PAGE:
The Dictator's Handbook

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The Dictator’s Handbook: Why Bad Behavior is Almost Always Good Politics is a 2011 non-fiction book by Bruce Bueno de Mesquita and Alastair Smith, published by the company PublicAffairs. It discusses how politicians gain and retain political power.

Bueno de Mesquita is a fellow at the Hoover Institution.[1] His co-writer is also an academic,[2] and both are political scientists.[3]

Michael Moynihan of The Wall Street Journal stated that the writing style is similar to that of Freakonomics.[3] Moynihan added that the conclusions the book makes originate from the fields of economics, history, and political science, leading him to call the authors "polymathic".[3]

Contents[edit]

Bueno de Mesquita and Smith argue that politicians, regardless of whether they are in authoritarian dictatorships or in democracies, must stay in power by pleasing a core inner circle of power brokers, and that politicians must engage in self-interested behavior in order to stay in power.[2] They argued that the motives of politicians are "To come to power, to stay in power and, to the extent that they can, to keep control over money."[3] The main difference between the scenarios of democratic and authoritarian politicians is that the former have to please a large number of power brokers and/or the public at large while authoritarian ones please relatively small circles. These differences are illustrated in the infrastructure developed in authoritarian and democratic societies. In addition, authoritarian rulers, due to their smaller circles of power brokers, tend to have longer periods of power.[3] The authors also stated that politicians usually do beneficial acts when it benefits them or when they must do so.[2] The book also argues that aid to third-world countries benefits authoritarian governments.[4]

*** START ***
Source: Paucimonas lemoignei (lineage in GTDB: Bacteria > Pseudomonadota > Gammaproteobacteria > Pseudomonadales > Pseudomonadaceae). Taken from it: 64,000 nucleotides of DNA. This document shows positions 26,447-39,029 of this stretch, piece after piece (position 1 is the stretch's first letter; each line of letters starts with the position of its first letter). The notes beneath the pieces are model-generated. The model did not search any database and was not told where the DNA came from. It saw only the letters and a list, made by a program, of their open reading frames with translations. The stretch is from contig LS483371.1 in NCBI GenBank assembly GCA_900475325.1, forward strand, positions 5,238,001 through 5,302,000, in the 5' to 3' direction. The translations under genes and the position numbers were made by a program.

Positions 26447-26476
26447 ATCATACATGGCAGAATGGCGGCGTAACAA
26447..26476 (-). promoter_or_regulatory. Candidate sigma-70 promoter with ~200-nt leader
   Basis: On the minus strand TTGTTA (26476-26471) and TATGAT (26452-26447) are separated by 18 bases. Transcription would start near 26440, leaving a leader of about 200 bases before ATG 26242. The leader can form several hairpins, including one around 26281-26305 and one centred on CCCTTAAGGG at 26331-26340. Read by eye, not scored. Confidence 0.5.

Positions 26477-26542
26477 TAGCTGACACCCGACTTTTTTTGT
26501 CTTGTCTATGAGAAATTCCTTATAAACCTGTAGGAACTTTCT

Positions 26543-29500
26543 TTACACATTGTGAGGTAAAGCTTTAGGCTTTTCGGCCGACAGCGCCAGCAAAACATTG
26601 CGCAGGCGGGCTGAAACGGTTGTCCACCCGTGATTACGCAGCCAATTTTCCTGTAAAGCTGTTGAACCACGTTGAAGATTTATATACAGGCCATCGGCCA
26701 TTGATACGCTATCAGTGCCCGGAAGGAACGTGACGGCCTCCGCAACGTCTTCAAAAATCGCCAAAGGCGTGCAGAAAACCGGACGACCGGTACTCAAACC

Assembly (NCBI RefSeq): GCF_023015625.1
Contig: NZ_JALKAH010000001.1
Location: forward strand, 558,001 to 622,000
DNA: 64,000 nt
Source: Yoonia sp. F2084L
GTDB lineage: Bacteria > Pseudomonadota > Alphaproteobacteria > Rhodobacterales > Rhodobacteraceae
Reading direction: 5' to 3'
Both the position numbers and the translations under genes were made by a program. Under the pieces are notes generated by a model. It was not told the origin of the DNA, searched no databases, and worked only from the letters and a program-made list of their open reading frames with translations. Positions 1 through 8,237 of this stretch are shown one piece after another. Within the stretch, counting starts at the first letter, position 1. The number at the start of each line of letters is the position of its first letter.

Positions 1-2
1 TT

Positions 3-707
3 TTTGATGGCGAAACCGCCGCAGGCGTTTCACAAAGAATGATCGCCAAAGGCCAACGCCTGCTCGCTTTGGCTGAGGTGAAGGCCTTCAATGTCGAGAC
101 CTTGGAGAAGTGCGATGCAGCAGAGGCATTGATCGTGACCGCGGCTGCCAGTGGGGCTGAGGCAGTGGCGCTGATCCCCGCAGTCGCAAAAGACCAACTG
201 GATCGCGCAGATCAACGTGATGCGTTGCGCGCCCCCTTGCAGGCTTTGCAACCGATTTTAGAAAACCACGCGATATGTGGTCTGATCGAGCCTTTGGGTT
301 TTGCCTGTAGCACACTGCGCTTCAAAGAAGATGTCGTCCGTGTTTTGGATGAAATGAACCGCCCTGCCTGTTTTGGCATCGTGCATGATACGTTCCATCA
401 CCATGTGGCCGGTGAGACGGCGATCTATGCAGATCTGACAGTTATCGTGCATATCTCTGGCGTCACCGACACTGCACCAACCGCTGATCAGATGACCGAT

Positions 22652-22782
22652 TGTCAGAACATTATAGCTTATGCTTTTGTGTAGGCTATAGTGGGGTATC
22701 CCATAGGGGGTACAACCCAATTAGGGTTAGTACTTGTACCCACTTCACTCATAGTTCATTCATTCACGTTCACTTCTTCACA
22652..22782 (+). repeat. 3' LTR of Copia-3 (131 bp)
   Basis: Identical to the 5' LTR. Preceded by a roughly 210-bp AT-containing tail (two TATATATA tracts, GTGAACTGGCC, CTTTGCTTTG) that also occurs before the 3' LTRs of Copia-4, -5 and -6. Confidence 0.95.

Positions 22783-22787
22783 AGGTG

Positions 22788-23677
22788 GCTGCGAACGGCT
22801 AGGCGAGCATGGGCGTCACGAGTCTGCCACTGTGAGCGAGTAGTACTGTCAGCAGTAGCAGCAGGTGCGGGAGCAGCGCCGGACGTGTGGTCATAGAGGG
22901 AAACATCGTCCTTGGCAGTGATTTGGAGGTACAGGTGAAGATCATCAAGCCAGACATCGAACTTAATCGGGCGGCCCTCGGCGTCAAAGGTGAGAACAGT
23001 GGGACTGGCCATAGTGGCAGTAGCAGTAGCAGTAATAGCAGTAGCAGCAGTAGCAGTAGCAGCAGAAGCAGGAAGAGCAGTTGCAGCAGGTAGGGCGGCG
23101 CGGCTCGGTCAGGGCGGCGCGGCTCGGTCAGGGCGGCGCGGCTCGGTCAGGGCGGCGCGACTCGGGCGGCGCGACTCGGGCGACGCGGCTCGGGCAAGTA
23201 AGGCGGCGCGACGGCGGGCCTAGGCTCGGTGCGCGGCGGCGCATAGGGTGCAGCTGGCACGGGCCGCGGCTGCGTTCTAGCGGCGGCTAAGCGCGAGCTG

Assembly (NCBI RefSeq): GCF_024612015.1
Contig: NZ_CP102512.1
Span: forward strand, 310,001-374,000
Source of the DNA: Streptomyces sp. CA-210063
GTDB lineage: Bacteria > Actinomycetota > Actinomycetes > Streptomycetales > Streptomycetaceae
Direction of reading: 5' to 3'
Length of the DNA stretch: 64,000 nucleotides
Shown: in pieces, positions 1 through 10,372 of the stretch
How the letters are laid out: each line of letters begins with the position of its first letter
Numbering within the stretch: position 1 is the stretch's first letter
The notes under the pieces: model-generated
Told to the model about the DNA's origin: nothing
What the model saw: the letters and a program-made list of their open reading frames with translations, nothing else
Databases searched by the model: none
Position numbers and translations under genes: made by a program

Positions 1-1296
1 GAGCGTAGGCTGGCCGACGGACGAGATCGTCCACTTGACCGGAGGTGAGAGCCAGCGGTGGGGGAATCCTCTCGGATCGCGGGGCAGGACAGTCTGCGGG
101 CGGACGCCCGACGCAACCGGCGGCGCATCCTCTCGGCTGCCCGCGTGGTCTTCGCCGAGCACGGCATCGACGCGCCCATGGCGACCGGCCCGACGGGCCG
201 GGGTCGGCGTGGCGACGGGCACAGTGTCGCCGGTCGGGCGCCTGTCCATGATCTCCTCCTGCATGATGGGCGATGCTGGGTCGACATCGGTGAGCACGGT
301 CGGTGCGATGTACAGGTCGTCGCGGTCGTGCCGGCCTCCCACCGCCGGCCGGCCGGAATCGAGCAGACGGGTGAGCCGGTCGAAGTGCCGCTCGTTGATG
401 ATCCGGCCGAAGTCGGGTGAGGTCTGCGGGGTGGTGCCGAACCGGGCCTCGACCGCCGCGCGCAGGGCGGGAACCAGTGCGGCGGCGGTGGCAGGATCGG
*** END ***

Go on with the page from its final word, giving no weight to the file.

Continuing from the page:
Occasionally terminologies differ in sections of the book. Samuel Brittan of the Financial Times argued that this is sometimes confusing.[4]

Reception[edit]

Martin Patriquin of Macleans wrote that the authors "make a frightfully good argument by turning an old cliché on its ear. Power doesn’t corrupt. Rather, power inevitably attracts the corrupted."[2]

Ed Howker of The Guardian stated that the book assumes all politicians act rationally, and that its attitude was so cynical "that it made me flinch on more than one occasion."[1] He added that "it's good to read the evidence" of how authoritarian governments and systems operate.[1]

Moynihan wrote that the book "contains many points that are common-sensical".[3] Moynihan added that there are some minor errors in fact in the book due to its large scope.[3]

Brittan wrote that it is "most illuminating in the cases of dictatorships in the developing world or highly imperfect democracies such as Russia or Iran."[4]

References[edit]

  1. ^ a b c Howker, Ed (2012-08-19). "The Dictator's Handbook by Bruce Bueno de Mesquita and Alastair Smith – review". The Observer. Retrieved 2017-11-20.
  2. ^ a b c d Patriquin, Martin (2011-12-16). "REVIEW: The Dictator's Handbook: Why Bad Behavior is Almost Always Good Politics". Macleans. Retrieved 2017-11-20.
  3. ^ a b c d e f g Moynihan, Michael (2011-09-24). "It's Good to Be Boss". The Wall Street Journal. Retrieved 2017-11-20.
  4. ^ a b c Brittan, Samuel (2011-11-20). "The Dictator's Handbook". Financial Times. Retrieved 2017-11-20.

External links[edit]